So as part of my getting ready to have good sex for the second time in my life, I went the extra mile and trekked up to 57th St to the J Sisters salon. My first reaction was surprise at how grimy and disorganized the place was. The elevator was rickety and kids were running around playing on their DS's while their moms, I guess, ripped the hair out of strangers' vaginas. But as I sat down in one of the chairs to wait for my name to be called, I saw Nina Garcia, also waiting for her name to be called. I know Nina from running into her at fashion shows and events when she worked at Elle magazine but now most people know her from Project Runway. Anyway, she had obviously been to J Sisters many times before--probably bi-weekly--and greeted her waxer in Spanish (might have been Italian but that wouldn't really make sense) and a double-cheek kiss. She was back out from behind that little white curtain and on her way to the Hamptons before my name was even called. I don't usually like running into fashion magazine people (way more on that many more times), but I was feeling so great about my trip tomorrow to see the boyfriend who thinks I am pretty/sexy/something that I didn't even mind her seeing me in dumb clothes and curly bad hair.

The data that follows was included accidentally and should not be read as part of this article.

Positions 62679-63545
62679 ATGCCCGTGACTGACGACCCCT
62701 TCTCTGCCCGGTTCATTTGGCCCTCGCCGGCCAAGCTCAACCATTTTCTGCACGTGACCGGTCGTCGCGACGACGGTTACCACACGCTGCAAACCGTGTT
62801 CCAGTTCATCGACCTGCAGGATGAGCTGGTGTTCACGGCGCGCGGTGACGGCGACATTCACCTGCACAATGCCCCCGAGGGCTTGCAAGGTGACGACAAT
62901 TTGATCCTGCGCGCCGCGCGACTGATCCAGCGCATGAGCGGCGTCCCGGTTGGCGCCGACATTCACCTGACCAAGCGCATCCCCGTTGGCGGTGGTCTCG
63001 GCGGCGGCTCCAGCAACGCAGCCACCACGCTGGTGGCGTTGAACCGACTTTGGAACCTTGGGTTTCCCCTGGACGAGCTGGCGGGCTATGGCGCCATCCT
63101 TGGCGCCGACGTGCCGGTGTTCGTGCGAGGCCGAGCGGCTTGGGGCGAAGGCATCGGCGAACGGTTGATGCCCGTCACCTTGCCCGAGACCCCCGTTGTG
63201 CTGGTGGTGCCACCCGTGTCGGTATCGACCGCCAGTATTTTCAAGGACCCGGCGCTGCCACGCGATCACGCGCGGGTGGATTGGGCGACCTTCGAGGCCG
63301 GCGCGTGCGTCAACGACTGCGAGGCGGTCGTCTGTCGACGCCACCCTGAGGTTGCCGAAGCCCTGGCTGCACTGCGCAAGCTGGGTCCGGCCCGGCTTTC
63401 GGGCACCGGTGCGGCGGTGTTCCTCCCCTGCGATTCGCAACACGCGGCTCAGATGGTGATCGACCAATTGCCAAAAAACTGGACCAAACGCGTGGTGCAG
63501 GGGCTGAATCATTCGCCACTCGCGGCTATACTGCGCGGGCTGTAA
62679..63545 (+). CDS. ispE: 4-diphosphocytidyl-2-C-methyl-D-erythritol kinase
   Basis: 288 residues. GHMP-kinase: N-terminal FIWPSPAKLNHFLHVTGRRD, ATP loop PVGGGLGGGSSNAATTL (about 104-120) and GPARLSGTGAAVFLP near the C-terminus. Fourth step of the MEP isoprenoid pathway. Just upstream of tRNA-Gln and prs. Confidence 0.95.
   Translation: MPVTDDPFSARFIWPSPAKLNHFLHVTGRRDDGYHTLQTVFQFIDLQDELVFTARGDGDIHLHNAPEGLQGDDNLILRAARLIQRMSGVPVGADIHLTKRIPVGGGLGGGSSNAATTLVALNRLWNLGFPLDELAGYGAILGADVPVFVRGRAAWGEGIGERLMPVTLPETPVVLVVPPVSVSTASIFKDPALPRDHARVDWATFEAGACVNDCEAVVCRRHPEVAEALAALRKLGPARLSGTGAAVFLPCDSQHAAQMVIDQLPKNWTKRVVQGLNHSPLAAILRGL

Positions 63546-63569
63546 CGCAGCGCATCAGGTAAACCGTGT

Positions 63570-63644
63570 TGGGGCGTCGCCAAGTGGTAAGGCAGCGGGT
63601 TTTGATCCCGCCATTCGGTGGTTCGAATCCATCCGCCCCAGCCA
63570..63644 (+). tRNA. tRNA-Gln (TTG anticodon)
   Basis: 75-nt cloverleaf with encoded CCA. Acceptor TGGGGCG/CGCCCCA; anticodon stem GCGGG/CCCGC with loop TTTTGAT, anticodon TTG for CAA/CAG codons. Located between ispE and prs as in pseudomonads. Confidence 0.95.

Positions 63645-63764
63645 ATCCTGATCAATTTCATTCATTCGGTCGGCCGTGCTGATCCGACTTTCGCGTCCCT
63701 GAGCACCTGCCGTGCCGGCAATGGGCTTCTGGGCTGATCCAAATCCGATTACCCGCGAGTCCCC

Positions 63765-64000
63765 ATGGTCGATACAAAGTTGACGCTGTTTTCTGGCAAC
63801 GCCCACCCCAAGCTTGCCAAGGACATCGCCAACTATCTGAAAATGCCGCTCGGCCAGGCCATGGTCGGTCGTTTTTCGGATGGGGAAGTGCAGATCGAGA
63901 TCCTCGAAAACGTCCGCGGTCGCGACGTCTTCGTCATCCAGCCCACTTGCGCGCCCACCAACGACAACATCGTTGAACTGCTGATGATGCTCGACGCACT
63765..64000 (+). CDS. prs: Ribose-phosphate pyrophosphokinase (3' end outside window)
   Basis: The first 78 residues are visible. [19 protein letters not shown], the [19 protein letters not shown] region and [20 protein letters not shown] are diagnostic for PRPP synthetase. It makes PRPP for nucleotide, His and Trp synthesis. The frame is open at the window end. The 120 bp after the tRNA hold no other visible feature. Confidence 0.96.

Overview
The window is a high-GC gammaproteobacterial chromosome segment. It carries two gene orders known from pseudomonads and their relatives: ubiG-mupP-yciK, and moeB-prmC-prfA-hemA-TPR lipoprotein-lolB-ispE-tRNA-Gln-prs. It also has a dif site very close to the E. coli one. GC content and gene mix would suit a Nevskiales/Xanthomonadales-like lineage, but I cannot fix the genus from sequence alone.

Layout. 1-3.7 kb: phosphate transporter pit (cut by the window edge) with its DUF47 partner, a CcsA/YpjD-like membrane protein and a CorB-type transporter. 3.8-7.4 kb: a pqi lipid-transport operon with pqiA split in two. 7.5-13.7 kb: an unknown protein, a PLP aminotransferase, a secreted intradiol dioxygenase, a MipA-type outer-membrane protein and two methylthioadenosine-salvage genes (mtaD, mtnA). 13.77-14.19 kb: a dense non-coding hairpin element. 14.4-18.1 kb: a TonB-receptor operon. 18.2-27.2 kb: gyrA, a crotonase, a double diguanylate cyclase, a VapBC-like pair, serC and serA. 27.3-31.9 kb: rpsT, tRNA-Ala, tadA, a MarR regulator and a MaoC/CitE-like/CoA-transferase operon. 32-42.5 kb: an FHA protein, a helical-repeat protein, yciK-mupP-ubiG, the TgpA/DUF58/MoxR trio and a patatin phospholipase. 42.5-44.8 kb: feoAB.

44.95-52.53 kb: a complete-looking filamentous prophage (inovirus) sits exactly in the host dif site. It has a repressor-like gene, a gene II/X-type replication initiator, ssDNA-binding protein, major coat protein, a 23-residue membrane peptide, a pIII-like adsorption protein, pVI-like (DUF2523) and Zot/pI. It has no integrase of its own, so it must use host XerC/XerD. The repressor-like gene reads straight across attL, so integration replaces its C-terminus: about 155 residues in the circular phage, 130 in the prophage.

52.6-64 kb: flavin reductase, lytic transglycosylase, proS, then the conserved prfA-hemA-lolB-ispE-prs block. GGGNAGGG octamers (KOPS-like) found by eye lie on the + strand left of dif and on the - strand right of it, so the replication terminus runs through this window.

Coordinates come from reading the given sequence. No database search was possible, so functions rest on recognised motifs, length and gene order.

I actually wanted a hexagon, but was intimidated to ask for it, so got a landing strip. I will say that my waxer Maria made me feel really uber comfortable in an uber uncomfortable situation by acting professional and like she did this hundreds of times a day. I gather she did an impeccable job -- baby-soft skin, no redness, no ingrown hairs later. Now comes the part that has me crying.